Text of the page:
200m Butterfly -- 1:51.51 (Michael Phelps, United States, 2009 World Championships)

Phelps' 1:51.51 200m butterfly from Rome is also staggering. The next fastest performance in history by someone not named Michael Phelps is Laszlo Cseh's 1:52.70 from Beijing. Despite young talent in this event (Chad le Clos, Masato Sakai, Tamas Kenderesi), this record doesn't appear to be going anywhere anytime soon.

200m Backstroke -- 1:51.92 (Aaron Peirsol, United States, 2009 World Championships)

Aaron Peirsol's 1:51.92 200m backstroke at the 2009 World Champs was so impressive that hardly anybody remembers Ryosuke Irie, only 19 at the time, also touching under the previous world record at 1:52.51. In Rome, Peirsol lowered Ryan Lochte's mark from Beijing of 1:53.94 by over two seconds to reclaim sole dominion over the record that he previously shared with his American teammate (Peirsol equaled Lochte's 1:54.32 at the 2008 Olympic Trials). Despite the emerging stardom of Mitch Larkin and Ryan Murphy, as well as the veteran Irie still in the game at 27 years old, this record remains tough to take down.

Women's Side

The women's side is a bit of a different story, as less of the record board is occupied by the supersuit-era records, and of those remaining, almost all seem poised to make an exit. Canada's Kylie Maase, at just 21, has already touched within a tenth of Gemma Spofforth's 100m backstroke mark of 58.12. Sarah Sjöström has multiple near misses on Britta Steffen's 50m freestyle mark of 23.73 with a couple of 23.8s and 23.9s. Federica Pellegrini's 1:52.98 in the 200m freestyle has shown staying power, but Katie Ledecky dropping 0.8 of second from her 2016 mark in the near future is not out of the question.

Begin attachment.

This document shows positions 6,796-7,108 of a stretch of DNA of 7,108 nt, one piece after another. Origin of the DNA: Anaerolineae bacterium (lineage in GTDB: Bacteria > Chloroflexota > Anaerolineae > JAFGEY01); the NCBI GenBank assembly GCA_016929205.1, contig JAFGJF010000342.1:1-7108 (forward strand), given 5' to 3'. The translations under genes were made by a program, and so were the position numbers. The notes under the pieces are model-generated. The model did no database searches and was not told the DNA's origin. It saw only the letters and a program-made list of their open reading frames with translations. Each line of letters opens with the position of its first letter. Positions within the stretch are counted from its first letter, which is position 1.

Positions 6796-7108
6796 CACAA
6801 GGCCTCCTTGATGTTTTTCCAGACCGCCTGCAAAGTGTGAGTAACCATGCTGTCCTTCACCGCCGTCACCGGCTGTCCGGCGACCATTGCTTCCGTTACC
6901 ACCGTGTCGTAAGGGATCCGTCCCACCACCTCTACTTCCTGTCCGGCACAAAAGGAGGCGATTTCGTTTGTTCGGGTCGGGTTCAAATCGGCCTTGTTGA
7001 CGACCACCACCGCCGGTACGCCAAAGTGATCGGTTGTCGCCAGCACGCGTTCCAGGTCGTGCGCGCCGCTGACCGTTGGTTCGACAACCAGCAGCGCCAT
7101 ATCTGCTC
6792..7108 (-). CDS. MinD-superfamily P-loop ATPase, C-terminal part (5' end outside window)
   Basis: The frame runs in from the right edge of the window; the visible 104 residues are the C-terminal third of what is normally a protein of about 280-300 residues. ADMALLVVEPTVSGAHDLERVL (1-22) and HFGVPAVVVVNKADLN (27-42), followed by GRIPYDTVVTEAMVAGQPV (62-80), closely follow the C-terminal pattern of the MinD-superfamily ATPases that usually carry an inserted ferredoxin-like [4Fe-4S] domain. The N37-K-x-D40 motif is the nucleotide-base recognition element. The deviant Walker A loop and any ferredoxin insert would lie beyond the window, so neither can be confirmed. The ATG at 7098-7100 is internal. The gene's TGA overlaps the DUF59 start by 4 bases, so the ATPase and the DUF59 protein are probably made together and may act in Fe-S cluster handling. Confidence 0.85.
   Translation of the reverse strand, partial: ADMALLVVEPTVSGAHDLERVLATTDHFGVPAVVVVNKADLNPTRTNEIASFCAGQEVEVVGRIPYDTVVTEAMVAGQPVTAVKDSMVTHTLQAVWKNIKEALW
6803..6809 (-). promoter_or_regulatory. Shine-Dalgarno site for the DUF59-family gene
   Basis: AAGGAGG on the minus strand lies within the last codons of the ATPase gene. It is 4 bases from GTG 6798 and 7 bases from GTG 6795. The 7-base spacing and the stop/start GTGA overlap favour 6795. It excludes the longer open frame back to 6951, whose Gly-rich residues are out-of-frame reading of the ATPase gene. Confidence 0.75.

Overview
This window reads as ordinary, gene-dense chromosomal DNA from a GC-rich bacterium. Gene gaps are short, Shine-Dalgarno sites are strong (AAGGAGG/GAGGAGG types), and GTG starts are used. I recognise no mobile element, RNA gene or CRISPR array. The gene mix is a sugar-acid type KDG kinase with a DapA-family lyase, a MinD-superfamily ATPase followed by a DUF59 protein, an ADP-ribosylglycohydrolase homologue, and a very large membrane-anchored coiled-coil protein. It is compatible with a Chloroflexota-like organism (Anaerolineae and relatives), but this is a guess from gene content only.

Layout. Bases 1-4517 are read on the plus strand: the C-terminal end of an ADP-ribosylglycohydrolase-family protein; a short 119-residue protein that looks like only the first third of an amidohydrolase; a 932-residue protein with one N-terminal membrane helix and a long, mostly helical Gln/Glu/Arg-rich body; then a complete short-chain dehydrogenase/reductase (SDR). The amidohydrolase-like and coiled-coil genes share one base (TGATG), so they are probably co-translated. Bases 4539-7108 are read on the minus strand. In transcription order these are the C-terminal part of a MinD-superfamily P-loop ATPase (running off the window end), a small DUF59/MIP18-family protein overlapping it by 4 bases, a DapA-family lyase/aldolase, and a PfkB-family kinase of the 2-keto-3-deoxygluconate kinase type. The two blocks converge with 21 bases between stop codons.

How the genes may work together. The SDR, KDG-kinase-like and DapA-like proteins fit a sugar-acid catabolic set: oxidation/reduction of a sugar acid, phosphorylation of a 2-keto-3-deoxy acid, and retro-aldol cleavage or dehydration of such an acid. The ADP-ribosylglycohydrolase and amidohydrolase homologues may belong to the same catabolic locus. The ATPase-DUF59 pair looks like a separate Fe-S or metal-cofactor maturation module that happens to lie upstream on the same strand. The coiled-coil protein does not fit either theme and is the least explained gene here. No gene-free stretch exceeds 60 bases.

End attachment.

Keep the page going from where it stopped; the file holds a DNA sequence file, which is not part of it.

200m Butterfly -- 2:01.81 (Zige Liu, China, 2009 National Games)

The one women's record that appears to be devoid of recent competition is Zige Liu's 2:01.81 in the 200m butterfly from 2009.